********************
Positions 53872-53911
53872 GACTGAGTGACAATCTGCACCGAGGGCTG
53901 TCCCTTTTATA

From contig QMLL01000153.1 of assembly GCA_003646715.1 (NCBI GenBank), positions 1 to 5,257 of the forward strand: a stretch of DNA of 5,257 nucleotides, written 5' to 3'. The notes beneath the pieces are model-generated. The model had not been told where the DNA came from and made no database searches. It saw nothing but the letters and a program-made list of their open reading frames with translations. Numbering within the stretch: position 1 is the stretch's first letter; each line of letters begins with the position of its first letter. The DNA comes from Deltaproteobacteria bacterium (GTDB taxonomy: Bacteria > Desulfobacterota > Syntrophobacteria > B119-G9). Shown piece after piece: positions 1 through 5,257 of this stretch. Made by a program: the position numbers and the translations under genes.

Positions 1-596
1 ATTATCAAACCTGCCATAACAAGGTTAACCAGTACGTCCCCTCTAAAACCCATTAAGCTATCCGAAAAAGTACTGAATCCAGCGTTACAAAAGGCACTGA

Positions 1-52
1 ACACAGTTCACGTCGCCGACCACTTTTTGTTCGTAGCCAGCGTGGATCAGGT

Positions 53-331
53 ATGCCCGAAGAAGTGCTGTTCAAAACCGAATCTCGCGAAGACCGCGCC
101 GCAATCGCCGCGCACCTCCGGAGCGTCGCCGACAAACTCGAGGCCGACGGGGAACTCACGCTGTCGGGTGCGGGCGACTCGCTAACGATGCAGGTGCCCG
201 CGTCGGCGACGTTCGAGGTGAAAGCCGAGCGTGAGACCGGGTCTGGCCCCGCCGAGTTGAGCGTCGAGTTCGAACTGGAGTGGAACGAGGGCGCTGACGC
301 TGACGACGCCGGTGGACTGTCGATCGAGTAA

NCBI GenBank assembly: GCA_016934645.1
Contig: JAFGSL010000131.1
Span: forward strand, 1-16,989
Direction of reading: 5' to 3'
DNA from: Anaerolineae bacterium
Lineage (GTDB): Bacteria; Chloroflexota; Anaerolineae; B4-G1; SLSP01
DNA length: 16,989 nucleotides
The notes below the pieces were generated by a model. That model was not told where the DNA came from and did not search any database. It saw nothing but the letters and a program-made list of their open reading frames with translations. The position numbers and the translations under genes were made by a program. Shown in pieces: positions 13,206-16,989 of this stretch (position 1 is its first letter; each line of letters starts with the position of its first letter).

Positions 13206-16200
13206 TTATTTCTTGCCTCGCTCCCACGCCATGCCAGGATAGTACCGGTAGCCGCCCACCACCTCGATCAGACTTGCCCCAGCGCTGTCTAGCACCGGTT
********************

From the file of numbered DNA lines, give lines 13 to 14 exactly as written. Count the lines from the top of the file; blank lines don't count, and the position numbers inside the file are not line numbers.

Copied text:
301 TGACGACGCCGGTGGACTGTCGATCGAGTAA

NCBI GenBank assembly: GCA_016934645.1